Now, back to the services menu and restart the server.
And boom! we’re in.
Note, to get the local area IP for your Win 10 box, you can use
Step 2 - crostini to Windows 10
I figured this would be a no brainer. Just fire up ssh in crostini and do it.
Sure enough, No brainer.
Step 3 - crostini to virtualbox
I also thought this would be easy. I could get to the VM from the Win10 box, so, this shouldn’t be any different.
As it turns out, this was a little painful. The VM had its network set in NAT mode. Which means the the Win10 was doing the routing and the VM’s Ip was local.
After consulting the VirtualBox manual, I realized I could put the VM’s network in Bridge mode and it would talk pretty much directly to world. And so it did. As a side benefit, I noticed that the VM was actually visible to my router/modem as a connected device. This will come in handly in the next step.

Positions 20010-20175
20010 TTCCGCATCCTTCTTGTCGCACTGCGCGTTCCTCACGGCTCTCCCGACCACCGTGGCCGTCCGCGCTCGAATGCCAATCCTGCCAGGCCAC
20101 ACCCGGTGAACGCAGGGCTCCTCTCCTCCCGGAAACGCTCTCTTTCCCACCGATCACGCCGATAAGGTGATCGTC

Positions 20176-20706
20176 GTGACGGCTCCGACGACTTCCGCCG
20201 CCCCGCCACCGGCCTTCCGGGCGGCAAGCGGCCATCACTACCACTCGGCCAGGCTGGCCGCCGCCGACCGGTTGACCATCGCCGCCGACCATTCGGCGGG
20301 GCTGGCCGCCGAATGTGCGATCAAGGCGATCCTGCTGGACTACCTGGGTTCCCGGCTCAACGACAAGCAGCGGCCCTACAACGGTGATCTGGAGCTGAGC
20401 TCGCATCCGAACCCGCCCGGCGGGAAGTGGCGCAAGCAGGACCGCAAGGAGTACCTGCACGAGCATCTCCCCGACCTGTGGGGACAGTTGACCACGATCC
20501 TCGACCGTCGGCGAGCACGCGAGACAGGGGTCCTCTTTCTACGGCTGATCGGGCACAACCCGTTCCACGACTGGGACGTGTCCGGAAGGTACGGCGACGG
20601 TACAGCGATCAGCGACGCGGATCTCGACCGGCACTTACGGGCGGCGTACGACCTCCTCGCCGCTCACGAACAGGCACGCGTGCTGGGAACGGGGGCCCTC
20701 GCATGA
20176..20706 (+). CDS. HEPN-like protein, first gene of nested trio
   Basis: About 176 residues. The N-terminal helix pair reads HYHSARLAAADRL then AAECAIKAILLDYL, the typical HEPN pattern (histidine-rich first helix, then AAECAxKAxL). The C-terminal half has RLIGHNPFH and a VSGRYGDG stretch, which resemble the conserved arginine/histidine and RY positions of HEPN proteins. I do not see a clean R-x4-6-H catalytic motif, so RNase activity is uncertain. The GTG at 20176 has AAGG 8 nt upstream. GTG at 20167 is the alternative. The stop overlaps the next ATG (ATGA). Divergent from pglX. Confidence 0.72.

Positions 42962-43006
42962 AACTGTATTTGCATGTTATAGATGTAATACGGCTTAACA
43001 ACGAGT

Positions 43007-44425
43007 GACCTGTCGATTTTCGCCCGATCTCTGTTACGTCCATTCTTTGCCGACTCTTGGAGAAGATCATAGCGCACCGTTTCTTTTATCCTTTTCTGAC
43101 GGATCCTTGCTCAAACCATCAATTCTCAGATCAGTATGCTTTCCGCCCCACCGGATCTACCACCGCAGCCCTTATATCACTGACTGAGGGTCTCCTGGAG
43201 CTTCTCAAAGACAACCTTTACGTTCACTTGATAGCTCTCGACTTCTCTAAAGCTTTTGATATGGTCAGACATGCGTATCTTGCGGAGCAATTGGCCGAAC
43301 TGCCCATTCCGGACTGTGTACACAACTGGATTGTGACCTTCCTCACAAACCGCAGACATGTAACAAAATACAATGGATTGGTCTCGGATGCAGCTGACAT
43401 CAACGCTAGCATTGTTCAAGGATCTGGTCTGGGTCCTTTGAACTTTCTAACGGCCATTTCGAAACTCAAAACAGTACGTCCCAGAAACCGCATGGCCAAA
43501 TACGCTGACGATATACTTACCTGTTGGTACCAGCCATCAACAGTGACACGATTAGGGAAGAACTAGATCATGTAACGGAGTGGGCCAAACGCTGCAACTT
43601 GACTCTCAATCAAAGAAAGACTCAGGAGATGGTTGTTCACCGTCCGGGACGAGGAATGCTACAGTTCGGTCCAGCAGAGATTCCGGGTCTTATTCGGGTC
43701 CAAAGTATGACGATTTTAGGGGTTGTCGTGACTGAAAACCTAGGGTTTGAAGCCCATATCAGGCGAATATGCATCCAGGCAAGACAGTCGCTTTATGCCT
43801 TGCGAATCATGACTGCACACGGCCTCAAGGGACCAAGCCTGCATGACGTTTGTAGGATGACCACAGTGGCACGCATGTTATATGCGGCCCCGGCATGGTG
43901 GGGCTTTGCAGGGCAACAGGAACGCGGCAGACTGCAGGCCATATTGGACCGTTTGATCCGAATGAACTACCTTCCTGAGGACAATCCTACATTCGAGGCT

I spent about an hour working the kinks out of my various tools to talk to the VM from the Win10 box to handle this brave new world. Then, from that experience, it was time to try from crostini to virtualbox.
And Boom! We’re in.
And after fixing a silly mistake in my .bashrc and adding the
-X option to the
ssh command, I had X forwarding working as well.
Nirvana! At least all on the local network.
The silly .bashrc mistake? I was overwriting the
$DISPLAY variable. When
ssh/putty are asked to forward X (via the -X option), they set
you on the remote side so that the X protocol messages get forward. My .bashrc
was trying to be helpful and set DISPLAY based on
$SSH_CONNECTION. This works
locally on the win10 box (and is actually faster), but it defeats the forwarding.
The clients are directly talking to the X server.
Step 4 - World Dominance
My ISP provides a router/modem that automatically does NATing. So, all the boxes on the inside have private IPs that can’t be seen from the outside.
After a bit of research, I discovered that my ISP allows me to define port forwarding rules in the router. So, I could set it up so that, say, port 42 on the external IP routes to port 42 of the Win10 box or the VirtualBox VM.